·       Your check is in the hands of technology – some people prefer to deal in paper checks because they don’t understand the process for submitting digital checks. Apps and other electronic systems can also have technical issues or faults that prevent them from working when you need them to.

How do banks verify eChecks?

eChecks are verified using clever technology and computer scanners to check that all the information on the check is present and correct. This includes the payee’s name and the value of funds.

Sometimes, electronic checks may be rejected because of mistyped information or unclear details on the check. If this happens, most systems will ask you to re-upload a photo of the check to try again.

For an eCheck to clear, the account number and routing details must match the details that the payer originally inserted. The reason these must match is to check that the account is still live. The system will also check that there are sufficient funds in the payee’s account in order for it to be processed.

Most digital deposit systems and banks will have an automatic payment confirmation feature set up so both the payer and payee receive a notification via email or text to confirm the transfer of funds has been successful.

Can you get scammed with an eCheck?

Fake check scams and mobile deposit scams happen when fraudsters deposit fake checks into a victim’s bank account.

Statistics show that 65.3% of Americans use some type of digital baking, including mobile deposits and eChecks. With more than half the US population using digital financial methods, cybercriminals are targeting people with new and sophisticated techniques.

The cybercriminal will often ask the victim to withdraw the funds and send them back, often making up a reason as to why they can’t withdraw the money themselves.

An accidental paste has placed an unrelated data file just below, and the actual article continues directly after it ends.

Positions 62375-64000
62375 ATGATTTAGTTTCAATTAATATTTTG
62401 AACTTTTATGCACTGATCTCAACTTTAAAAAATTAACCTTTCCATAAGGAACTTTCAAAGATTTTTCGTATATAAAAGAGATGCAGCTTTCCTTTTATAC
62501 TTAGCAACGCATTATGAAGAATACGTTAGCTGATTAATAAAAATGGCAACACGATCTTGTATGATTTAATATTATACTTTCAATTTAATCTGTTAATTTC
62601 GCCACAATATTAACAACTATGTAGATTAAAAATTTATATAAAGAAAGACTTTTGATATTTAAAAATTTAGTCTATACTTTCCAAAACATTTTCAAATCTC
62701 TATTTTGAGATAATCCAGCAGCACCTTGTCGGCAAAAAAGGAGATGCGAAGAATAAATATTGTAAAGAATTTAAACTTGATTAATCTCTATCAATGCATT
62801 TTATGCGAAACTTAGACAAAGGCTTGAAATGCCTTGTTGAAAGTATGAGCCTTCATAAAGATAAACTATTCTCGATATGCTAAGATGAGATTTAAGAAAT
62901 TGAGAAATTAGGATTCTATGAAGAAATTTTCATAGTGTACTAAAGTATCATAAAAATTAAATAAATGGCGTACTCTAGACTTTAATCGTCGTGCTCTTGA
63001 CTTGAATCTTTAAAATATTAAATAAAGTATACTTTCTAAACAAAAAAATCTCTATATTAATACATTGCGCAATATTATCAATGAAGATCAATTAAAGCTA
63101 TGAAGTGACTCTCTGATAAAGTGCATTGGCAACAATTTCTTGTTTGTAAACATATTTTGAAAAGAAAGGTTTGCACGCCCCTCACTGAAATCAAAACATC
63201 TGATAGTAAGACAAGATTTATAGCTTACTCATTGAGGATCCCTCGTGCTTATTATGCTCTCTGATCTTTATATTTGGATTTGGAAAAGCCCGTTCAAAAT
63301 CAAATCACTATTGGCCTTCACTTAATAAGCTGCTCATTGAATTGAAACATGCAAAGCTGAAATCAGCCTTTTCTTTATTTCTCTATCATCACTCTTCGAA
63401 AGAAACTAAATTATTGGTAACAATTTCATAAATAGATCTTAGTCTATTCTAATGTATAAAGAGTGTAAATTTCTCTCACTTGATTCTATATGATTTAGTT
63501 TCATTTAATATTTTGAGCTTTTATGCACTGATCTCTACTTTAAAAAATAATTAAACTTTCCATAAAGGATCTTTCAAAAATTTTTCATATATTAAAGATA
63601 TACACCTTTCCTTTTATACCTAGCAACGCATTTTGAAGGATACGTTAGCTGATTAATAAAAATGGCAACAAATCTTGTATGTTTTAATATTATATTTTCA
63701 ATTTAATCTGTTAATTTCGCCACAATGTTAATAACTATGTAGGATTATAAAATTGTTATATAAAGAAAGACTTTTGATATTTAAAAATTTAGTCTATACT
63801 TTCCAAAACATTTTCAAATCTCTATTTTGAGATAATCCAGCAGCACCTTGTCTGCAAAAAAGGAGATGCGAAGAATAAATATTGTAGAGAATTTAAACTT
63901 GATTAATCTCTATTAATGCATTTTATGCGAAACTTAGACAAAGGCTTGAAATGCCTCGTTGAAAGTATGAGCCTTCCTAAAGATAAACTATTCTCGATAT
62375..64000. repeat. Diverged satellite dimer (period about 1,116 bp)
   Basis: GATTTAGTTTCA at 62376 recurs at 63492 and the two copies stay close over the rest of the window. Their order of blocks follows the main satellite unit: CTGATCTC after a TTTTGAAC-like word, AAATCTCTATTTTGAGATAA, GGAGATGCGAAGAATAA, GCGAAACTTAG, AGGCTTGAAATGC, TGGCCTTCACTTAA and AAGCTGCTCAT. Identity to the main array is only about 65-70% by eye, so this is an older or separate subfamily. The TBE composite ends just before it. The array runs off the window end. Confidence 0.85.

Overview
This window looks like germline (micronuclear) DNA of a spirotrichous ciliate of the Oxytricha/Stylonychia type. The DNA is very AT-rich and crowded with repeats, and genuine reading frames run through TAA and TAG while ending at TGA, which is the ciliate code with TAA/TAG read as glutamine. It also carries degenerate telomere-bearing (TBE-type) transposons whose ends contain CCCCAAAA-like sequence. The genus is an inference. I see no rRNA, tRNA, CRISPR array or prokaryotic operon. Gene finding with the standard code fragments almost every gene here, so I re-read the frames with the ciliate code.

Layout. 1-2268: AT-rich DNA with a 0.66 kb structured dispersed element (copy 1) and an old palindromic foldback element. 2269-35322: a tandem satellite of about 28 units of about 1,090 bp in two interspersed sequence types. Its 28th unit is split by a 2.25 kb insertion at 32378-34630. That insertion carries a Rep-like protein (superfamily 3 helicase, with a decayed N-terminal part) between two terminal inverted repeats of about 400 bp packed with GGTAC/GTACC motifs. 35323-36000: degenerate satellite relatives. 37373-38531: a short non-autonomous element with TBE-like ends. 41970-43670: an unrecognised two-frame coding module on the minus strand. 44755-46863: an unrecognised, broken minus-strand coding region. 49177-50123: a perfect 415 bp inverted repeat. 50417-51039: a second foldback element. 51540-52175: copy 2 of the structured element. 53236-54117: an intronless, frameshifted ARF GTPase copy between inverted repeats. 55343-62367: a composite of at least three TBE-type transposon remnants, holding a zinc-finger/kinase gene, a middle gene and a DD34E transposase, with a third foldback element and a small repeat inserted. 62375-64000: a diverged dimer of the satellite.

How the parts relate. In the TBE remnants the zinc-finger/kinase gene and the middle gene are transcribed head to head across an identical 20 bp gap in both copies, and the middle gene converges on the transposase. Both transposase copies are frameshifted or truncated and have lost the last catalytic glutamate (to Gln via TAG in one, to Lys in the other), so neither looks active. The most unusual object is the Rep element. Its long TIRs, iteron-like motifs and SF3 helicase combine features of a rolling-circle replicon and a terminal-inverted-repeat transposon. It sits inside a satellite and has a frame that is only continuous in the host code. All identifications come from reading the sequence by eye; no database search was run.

Types of remote deposit capture scams include:

·       Fake job adverts – imitation job positions are posted online to target people who are looking for work. When a person applies, the fraudster will ask them to provide some bank details so they can cover application processing costs. Once these details have been provided, the criminal can access funds from the victim’s bank account.

·       A false lottery win – you may receive a letter with a check that states you’ve become the lucky winner of a foreign lottery. However, to access the funds you need to write a check to cover taxes and fees. The personal details that you provide on a check could be used to gain access to your funds.

·       State grants – another popular scam is when you’re offered money claiming to be from the government via mail or email. The catch is that a stimulus check is included that asks for funds to cover taxes and processing costs.

You can protect yourself from the mobile deposit and fake check scams by:

·       Checking emails that appear too good to be true. Genuine prizes that you have won from reputable companies will never ask for your personal financial details in order to claim the prize.